A three-day symposium examining how, since colonial times, globalization has shaped (black) women’s ideas of self and how their bodies and identities have been framed by non-black men and women.

Rice University
October 17-19
Founder’s Room, Lovett Hall  
Free and open to the public

This symposium seeks to articulate a new and inclusive methodology grounded in black women’s experiences in French and francophone post/imperial contexts in the interest of benefiting not only scholars in the social sciences and humanities, but those in fields such as public policy, urban planning and data science, among others.

Discussions will lay the groundwork for an international conference, Des féminismes noirs francophones? Théories, histoires, expériences (what is black feminism in francophone contexts?) The Paris conference will take place March 3–5, 2020, at the École des Hautes Études en Sciences Sociales (School of Advanced Studies in the Social Sciences).

The Rice symposium and subsequent Paris conference mark a watershed moment in the reconceptualization of French and Francophone Studies. A holistic history of French and francophone black womanhood in its plurality simply does not exist. The activism and resistance of millions of women linger in oblivion, outside commonly known and taught historical narratives, overlooked even by experts.

What better time to start such thorny discussions, explore the development of innovative paradigms on the interactions of race, gender and power, and ask new questions within existing methodologies?

Symposium Schedule

Thursday, October 17

Founder’s Room, Lovett Hall
4 p.m., Welcome
Remarks By Kathleen Canning
Dean, School of Humanities
Andrew W. Mellon Professor of History

4:30 p.m.- 6 p.m., Plenary Session
What is Black Feminism in Francophone Contexts Post/Imperial Contexts?

Friday, October 18

Founder’s Room, Lovett Hall
3 p.m. – 5 p.m., Reframing Afrofeminisms in French Post/Imperial Contexts, Part I: France, Frenchness, Blackness and Femininity

Session I
Roundtable around the collective publication Black French Feminism and Struggle for Equality:

Silyane Larcher, “Marianne is also Black! Black Women and the Boundaries of the French National Discourse”

Robin Mitchell, Shaking the Racial and Gender Foundations of France: The Influences of “Sarah Baartman” in the Production of Frenchness

Tyler Stovall, “A Black Woman’s Life in the Struggle: Jean McNair in France”

(Break 15 minutes)

Session II

Robin Mitchell, “Vénus Noire: Black Women and Colonial Fantasies in Nineteenth-Century France”

Mame-Fatou Niang, “French Identities: Banlieues, Femininities and Universalism”

Saturday, October 19

Founder’s Room, Lovett Hall
10 a.m. – 12 p.m., Reframing Afrofeminisms in French Post/Imperial Contexts, Part II: Blackness, Frenchness, French Colonial Heritage and Femininity Outside of Continental France

Session I

10 a.m. (in French and English)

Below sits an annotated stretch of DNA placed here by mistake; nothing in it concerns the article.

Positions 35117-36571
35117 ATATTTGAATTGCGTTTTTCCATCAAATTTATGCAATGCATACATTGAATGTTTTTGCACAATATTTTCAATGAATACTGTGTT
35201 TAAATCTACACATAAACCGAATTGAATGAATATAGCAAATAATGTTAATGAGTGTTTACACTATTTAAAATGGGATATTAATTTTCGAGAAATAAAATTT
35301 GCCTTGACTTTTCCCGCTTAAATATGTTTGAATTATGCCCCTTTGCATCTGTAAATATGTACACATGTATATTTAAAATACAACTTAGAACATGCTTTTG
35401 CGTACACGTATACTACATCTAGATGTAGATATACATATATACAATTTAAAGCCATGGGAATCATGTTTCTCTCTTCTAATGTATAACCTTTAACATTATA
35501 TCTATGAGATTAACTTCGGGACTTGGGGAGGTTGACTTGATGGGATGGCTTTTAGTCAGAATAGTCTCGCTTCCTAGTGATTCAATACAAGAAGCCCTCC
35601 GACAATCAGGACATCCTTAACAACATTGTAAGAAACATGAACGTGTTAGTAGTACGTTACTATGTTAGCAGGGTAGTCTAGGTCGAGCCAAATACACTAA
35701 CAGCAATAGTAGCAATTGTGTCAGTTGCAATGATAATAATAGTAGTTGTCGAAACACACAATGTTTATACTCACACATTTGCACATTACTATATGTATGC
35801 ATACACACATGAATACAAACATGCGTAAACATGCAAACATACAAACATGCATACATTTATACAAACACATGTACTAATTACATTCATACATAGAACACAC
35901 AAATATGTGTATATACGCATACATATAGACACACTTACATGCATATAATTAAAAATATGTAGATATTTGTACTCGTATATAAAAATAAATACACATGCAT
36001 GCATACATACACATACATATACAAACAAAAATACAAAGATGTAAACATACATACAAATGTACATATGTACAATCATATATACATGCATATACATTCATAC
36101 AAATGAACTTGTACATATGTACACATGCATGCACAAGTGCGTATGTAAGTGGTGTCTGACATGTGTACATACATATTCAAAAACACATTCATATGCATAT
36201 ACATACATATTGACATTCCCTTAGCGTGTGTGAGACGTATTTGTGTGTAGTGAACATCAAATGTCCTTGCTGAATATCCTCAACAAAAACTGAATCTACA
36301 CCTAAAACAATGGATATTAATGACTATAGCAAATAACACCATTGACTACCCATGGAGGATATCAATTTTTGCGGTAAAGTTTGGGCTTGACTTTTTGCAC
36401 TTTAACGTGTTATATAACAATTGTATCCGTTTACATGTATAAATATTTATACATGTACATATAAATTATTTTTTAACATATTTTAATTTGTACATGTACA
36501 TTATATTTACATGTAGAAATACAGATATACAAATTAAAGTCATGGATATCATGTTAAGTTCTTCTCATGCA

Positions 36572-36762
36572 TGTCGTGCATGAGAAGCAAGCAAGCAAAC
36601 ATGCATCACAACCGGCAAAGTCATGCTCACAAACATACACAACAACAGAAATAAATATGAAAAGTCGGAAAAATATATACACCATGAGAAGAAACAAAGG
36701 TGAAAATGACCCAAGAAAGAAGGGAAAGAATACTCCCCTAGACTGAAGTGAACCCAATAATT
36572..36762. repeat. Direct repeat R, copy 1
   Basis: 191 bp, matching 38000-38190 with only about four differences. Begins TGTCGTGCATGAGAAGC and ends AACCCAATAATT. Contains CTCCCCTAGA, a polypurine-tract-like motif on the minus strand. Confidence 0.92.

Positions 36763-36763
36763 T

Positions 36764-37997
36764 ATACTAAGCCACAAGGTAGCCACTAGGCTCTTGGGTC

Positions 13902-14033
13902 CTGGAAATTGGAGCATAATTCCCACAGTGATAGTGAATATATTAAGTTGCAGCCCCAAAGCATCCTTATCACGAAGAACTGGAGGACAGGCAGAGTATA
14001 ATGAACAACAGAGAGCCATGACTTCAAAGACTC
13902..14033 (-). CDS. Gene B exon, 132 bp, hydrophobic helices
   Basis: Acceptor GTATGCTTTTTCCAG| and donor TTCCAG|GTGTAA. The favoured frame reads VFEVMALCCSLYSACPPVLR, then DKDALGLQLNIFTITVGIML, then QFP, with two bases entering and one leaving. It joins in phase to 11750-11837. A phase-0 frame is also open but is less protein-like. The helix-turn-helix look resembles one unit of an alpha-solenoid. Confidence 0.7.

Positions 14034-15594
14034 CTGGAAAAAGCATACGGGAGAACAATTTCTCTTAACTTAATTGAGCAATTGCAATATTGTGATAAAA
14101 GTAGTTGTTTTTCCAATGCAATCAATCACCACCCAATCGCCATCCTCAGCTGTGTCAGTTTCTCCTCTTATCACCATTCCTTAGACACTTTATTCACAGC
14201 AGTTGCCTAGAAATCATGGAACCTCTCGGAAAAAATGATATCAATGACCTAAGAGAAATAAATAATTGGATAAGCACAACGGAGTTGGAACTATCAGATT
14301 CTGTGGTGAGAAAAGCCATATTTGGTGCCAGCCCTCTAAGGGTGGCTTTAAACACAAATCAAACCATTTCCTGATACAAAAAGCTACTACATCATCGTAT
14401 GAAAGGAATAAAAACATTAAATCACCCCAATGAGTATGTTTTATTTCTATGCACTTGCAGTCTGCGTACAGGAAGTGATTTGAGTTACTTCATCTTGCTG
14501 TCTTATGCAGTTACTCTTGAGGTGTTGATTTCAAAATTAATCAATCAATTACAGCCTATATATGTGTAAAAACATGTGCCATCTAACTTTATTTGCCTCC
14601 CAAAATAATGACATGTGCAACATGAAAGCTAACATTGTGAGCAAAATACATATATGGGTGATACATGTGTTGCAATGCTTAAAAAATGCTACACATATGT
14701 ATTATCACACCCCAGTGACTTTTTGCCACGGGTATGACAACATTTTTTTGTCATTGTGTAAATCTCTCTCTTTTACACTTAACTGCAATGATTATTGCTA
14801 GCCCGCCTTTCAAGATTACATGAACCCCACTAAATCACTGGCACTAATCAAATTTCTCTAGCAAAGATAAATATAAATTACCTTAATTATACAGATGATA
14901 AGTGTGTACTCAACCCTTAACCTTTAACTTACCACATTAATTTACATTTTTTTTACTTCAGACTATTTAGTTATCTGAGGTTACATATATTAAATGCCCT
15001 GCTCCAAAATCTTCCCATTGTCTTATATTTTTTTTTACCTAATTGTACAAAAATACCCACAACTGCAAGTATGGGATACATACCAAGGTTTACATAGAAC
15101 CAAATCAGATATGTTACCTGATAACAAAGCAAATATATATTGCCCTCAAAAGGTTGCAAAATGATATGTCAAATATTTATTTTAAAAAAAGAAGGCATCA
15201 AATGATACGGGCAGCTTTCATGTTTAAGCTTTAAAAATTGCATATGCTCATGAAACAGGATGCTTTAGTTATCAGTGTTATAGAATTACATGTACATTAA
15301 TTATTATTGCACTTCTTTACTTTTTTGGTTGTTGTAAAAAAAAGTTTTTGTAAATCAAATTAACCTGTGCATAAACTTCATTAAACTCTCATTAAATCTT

• Rose Ndengue, “Comment rendre audible la voix des femmes au Cameroun » (« How to Make Sure the Voices of Cameroonian Women Will Be Heard »)
  • Myriam Paris, « Un féminisme anticolonial: l’Union des femmes de La Réunion (1946-1981) » (« Anticolonial feminism: the Union of Women of Reunion Island »)
  • Lucia Direnberger, « Construction et diffusion du savoir sur le genre en contexte post-colonial. Retour sur Experiences » (“Construction and dissemination of Gendered Knowledge and Knowledge on Gender in Post-Colonial Context: Exploring Lived Experiences”)


Session II

11:30 a.m.

Jacqueline Couti, “Lumina Sophie, Flame of Insurrection: feminist rewriting of 19th-century Martinican Women Insurgent »

Anny Curtius, “Calypso Rose and Suzanne Césaire: ‘Black Models’ at the Musée d’Orsay?”

Jennifer Boittin, “The Great Game of Hide and Seek Has Worked: A Caribbean Mosaic of Gendered Race Consciousness around World War II”

Session III

Herzstein Hall Amphitheatre

2 p.m. – 4 p.m.

Viewing of the documentary Mariannes Noires and discussion

Mame-Fatou Niang’s documentary film Mariannes Noires (2016) examines the relationship between memory and citizenship in today’s France through a mix of news clips, art performances, and interviews. The film follows seven French women of African and Afro- Caribbean descent—filmmakers, dancers, entrepreneurs, and intellectuals whose “French-ness” is rooted in metropolitan France as well as Africa and its many diasporas. Without a doubt, these women are French. But their “French-ness” entails cultural and aesthetic differences that today’s French Republic still struggles to accept. Mariannes Noires is a mosaic of narratives that raise the veil on multicultural France.


Organized by Jacqueline Couti, Ph.D., the Laurence H. Favrot Associate Professor of French Studies and Associate Director of the Center for the Study of Women, Gender and Sexuality

Rice sponsors: Department of Classical and European Studies; Center for African and African American Studies; Creative Ventures; Humanities Research Center; and the School of Humanities